Department of Chemistry and Biochemistry, 4th year undergraduate student
Tell us about yourself. What brought you here?
Well, I’m fully Japanese. I was born in Fukuoka, in the southern part of Japan, and moved with my family to London when I was one year old, and lived there for about seven and a half years. After that, we moved back to Japan, to Yokohama, and lived there for two years. Then we moved to America, to New Jersey, where I graduated from an American high school. I had the option of either staying in America or moving back to Japan. Since I wanted to live in Japan and found that Waseda offers classes in English, I chose to come back.
What are you studying at Waseda?
I’m in the Department of Chemistry and Biochemistry, in the lab under Prof. Yasuhiko Terada. I’m currently working on cell biology research with cancer cells. There’s this one specific protein that my lab found, and I am looking into its function in the centrosome, especially during mitosis, when the cell divides into two daughter cells. For the precise segregation of chromosomes, the formation of bipolar spindles is necessary. It seems like this protein has a function in the centrosome that contributes to this formation.
It involves looking at the cell cycle, at how that protein functions, how it maintains the structure of the centrosome, and how it contributes to the cells accurately dividing into two. I spend a lot of time looking at cells under the microscope.
How is life at Waseda?
I really like it. During my first three years, I was in an a cappella singing club, mostly with Japanese people. That was definitely one of the best decisions I made, joining that club. The club was composed of students from different universities, who are studying in different fields, from music to nursing. The people were unique and friendly, and I really hope I can stay in touch with them.
Waseda has a huge variety of students. I was able to make connections with students from all around the world through the international program, with students in the field of chemistry through my laboratory, and with students with the same hobby through my club. So Waseda is a place where you can meet people. That’s one reason I like it.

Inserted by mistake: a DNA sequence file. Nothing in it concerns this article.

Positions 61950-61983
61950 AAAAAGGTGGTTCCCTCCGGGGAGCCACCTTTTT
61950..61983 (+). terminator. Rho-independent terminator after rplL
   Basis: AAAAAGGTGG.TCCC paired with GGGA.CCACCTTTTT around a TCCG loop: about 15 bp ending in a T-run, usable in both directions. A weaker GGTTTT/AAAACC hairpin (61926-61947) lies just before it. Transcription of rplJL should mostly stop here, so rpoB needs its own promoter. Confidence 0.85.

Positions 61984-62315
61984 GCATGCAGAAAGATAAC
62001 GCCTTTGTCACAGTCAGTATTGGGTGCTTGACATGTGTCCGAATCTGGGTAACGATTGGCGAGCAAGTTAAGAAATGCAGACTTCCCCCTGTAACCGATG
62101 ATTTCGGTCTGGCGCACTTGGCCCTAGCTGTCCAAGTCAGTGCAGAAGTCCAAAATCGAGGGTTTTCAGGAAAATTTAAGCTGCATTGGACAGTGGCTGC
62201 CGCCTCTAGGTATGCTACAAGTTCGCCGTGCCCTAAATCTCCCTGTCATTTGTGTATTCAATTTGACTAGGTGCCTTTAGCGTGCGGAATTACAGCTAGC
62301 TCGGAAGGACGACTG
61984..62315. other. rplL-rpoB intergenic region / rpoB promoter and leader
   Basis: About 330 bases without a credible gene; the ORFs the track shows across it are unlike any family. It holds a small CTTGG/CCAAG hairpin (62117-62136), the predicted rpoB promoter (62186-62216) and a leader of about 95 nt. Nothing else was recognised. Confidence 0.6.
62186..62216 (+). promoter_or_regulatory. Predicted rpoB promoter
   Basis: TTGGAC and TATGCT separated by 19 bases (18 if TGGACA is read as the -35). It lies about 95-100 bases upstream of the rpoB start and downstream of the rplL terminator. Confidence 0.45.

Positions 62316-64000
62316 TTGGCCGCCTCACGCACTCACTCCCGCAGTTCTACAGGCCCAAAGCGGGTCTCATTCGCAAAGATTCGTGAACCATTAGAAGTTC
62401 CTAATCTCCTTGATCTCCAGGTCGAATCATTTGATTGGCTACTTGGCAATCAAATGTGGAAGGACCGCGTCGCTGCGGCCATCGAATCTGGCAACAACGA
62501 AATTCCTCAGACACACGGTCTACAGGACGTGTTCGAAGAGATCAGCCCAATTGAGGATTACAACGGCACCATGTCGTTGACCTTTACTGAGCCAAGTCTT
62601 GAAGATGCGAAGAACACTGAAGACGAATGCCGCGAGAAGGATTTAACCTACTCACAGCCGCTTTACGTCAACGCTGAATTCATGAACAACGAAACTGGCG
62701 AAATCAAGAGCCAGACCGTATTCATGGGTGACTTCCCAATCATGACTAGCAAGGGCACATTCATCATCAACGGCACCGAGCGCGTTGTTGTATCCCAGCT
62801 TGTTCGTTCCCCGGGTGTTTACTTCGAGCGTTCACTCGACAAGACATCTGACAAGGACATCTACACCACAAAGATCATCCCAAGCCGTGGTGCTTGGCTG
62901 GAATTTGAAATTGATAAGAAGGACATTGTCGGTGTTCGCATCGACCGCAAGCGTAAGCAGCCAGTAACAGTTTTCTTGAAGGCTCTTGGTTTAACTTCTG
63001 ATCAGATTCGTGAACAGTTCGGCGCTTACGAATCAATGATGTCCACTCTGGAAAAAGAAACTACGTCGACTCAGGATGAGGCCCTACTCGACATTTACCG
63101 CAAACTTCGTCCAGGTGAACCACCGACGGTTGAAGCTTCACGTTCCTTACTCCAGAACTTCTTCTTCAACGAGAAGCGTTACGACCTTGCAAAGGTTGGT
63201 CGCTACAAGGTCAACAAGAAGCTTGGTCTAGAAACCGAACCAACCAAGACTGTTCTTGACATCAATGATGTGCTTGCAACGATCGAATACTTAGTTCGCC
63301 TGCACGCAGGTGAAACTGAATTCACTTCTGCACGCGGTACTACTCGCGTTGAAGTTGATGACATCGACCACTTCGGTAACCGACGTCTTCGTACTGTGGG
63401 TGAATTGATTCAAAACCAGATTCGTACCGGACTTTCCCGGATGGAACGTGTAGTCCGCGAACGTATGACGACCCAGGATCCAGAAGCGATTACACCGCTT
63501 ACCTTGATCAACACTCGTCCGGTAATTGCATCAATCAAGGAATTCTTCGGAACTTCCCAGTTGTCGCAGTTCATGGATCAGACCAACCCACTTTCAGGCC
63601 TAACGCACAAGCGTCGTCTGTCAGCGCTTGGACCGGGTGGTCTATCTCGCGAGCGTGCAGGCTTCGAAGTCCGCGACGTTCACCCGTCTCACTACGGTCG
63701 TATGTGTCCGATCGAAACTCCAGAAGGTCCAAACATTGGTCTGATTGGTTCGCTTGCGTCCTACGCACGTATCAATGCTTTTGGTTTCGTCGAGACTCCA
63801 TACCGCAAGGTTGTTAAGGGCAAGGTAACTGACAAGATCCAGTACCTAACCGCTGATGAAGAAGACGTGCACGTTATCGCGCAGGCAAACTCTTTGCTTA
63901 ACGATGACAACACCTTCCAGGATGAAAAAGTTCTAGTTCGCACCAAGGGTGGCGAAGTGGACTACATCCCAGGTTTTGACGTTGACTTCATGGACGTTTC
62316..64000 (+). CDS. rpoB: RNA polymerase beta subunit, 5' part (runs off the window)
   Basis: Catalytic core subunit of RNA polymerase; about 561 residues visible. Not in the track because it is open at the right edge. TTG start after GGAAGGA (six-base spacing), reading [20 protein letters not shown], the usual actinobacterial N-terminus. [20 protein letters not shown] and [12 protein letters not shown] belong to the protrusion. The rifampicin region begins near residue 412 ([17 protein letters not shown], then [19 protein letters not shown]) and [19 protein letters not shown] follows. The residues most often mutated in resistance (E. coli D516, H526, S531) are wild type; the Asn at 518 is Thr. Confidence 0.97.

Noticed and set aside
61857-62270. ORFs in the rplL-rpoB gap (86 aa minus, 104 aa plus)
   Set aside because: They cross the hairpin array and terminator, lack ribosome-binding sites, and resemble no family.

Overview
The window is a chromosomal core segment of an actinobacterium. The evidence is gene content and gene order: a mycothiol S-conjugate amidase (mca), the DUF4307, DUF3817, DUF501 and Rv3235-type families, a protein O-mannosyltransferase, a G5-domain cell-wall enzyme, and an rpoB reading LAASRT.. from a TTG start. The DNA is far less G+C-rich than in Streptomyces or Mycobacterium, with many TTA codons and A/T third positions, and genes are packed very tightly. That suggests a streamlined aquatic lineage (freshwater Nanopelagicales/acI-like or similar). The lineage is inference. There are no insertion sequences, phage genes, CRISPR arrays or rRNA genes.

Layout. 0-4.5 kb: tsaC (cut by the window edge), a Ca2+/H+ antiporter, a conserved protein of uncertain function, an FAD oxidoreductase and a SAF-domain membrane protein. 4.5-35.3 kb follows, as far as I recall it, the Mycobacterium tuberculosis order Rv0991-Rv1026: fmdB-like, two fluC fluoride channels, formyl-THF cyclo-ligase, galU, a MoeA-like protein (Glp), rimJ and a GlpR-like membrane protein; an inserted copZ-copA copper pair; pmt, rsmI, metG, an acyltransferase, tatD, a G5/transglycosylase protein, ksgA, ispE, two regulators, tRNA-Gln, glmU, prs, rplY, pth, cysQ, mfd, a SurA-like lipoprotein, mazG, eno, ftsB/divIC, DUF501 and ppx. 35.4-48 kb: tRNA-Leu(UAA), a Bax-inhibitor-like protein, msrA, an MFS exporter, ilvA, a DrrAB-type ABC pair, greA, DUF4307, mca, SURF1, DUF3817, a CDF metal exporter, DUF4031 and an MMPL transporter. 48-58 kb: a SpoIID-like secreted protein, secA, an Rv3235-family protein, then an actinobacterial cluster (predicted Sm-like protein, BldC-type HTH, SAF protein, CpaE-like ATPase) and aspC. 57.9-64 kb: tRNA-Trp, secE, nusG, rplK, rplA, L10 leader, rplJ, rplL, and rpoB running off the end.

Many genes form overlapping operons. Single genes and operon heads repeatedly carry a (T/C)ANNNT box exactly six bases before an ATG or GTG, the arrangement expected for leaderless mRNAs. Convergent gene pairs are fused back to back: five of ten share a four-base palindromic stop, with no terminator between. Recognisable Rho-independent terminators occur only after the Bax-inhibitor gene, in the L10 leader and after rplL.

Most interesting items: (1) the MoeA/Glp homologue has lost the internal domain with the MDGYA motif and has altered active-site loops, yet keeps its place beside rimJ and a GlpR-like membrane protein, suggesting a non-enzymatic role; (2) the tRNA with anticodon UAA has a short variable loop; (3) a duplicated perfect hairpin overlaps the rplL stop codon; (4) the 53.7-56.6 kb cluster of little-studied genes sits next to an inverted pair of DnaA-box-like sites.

People support each other here. One of my close friends is in the Department of Applied Chemistry, and we took the same laboratory classes. We got really close because you can’t do it by yourself.
I started in September, rather than the usual April, because I graduated from American high school in July and wanted to enroll in the international course, and one of the good things about it is the classes are very small.
So starting in September is that different?
Things may have changed since I entered Waseda in 2015, but back then, the April entrance program and the September entrance program were completely separated from each other. We don’t take classes with the April entrance students because they learn in Japanese, and we live and learn in English with our own professors who teach us in English. So, as we go further along and get into deeper detail on our major, the classes get really small.
In the beginning, everyone, from students who are majoring in computer science to environmental science, takes the same basic classes, the same mathematics and chemistry. Then, we get divided up and start to take more advanced courses in our own field. In my case, I took advanced chemistry and biology classes, such as inorganic and organic chemistry. Those classes had fewer than eight students, which I like because you can get in touch with the teacher really easily. Everything’s frank, it’s not very strict; it’s very free. You can study at your own pace and can get the information you want.
What does the future hold for you?
I’ve already been accepted to a Master’s program under the same professor, in the same laboratory, so I’m going to be here for another two years. After that, I’m not sure what I’m going to do, but I want to work with something international.
I want to use my chemistry background, what I learned at Waseda, to work somewhere overseas, but still have roots in Japan. Preferably a company such as Coca Cola or Johnson & Johnson, places where I can use my chemistry background, but I want to do something international — something that connects Japan and the rest of the world.
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